Research ArticleStem Cells

Human Neural Stem Cells Induce Functional Myelination in Mice with Severe Dysmyelination

Science Translational Medicine  10 Oct 2012:
Vol. 4, Issue 155, pp. 155ra136
DOI: 10.1126/scitranslmed.3004371

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Bringing Insulation Up to Code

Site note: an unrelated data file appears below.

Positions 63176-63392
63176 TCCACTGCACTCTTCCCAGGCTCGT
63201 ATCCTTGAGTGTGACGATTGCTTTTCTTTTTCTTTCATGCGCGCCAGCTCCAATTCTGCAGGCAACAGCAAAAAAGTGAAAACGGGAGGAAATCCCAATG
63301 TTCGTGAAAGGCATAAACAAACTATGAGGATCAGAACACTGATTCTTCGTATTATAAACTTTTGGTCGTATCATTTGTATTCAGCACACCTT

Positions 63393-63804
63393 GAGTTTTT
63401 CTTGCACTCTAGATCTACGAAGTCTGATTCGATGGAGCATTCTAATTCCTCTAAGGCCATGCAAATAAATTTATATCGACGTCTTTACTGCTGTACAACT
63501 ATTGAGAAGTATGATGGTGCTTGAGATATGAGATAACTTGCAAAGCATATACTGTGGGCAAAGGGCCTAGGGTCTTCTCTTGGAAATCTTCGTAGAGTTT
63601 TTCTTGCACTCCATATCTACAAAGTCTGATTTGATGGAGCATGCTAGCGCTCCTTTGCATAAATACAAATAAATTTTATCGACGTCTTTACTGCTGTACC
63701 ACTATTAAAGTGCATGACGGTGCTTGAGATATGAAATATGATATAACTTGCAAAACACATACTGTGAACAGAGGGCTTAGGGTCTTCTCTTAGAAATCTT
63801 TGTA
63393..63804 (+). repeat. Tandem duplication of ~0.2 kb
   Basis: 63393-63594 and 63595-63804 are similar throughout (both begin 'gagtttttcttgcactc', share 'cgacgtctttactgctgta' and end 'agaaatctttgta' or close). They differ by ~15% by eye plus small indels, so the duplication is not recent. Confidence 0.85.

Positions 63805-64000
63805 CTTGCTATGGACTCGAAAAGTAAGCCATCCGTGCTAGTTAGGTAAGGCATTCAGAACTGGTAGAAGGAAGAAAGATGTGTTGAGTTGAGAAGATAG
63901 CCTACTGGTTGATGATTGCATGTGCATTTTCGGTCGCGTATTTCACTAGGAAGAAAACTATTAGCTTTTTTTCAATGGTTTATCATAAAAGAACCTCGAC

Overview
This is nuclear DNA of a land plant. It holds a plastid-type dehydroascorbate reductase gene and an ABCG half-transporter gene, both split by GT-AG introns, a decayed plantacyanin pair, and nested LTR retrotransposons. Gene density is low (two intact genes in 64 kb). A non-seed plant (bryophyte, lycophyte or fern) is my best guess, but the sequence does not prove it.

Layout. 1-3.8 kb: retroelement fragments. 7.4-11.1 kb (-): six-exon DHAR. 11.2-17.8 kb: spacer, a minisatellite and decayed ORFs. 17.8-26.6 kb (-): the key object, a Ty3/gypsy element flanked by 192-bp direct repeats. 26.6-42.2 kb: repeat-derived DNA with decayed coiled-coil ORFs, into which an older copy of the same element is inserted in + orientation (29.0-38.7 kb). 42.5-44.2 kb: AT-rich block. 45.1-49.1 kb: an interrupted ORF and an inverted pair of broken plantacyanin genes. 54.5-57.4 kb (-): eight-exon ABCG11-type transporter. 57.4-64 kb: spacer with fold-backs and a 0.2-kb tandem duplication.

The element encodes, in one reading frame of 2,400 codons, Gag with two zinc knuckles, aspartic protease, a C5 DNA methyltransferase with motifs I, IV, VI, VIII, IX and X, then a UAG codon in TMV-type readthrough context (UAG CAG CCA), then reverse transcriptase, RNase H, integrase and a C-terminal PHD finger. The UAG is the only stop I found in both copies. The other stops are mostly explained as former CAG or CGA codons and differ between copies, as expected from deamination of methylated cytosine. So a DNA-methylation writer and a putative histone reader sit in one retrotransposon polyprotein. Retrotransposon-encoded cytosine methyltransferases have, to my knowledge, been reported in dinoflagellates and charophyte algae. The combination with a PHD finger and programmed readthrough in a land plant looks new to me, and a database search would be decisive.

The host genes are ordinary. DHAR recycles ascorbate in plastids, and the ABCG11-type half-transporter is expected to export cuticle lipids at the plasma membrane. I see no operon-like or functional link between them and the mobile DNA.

Faulty insulation around household wiring is an electric shock and fire hazard; likewise, defects in the insulation around nerve fibers—the myelin sheath—can have destructive effects. Because of myelin’s crucial roles in promoting the rapid transmission of nerve impulses and in axon integrity, mutations that affect myelin formation in the central nervous system cause severe neurological decline. Uchida et al. and Gupta et al. now investigate the use of neural stem cells—which can differentiate into myelin-producing oligodendrocytes—as a potential treatment for such disorders. Previous work showed that transplantation of human oligodendrocyte progenitors into newborn shiverer (Shi) mice, a hypomyelination model, could prolong survival. In the new work, Uchida et al. transplanted human neural stem cells, which had been expanded and banked, into the brains of newborn and juvenile Shi mice. Whereas the newborn mice were asymptomatic, the juvenile mice were already symptomatic and displayed advanced dysmyelination. These transplanted cells preferentially differentiated into oligodendrocytes that generated myelin, which ensheathed axons and improved nerve conduction in both categories of mice. In an open-label phase 1 study, Gupta et al. then tested the safety and efficacy of such cells in four young boys with a severe, fatal form of Pelizaeus-Merzbacher disease (PMD), a rare X-linked condition in which oligodendrocytes cannot myelinate axons. Human neural stem cells were transplanted directly into the brain; the procedure and transplantation were well tolerated. Magnetic resonance imaging techniques, performed before transplant and five times in the following year, were used to assess myelination. The imaging results were consistent with donor cell–derived myelination in the transplantation region in three of the four patients. These results support further study of potential clinical benefits of neural stem cell transplantation in PMD and other dysmyelination disorders.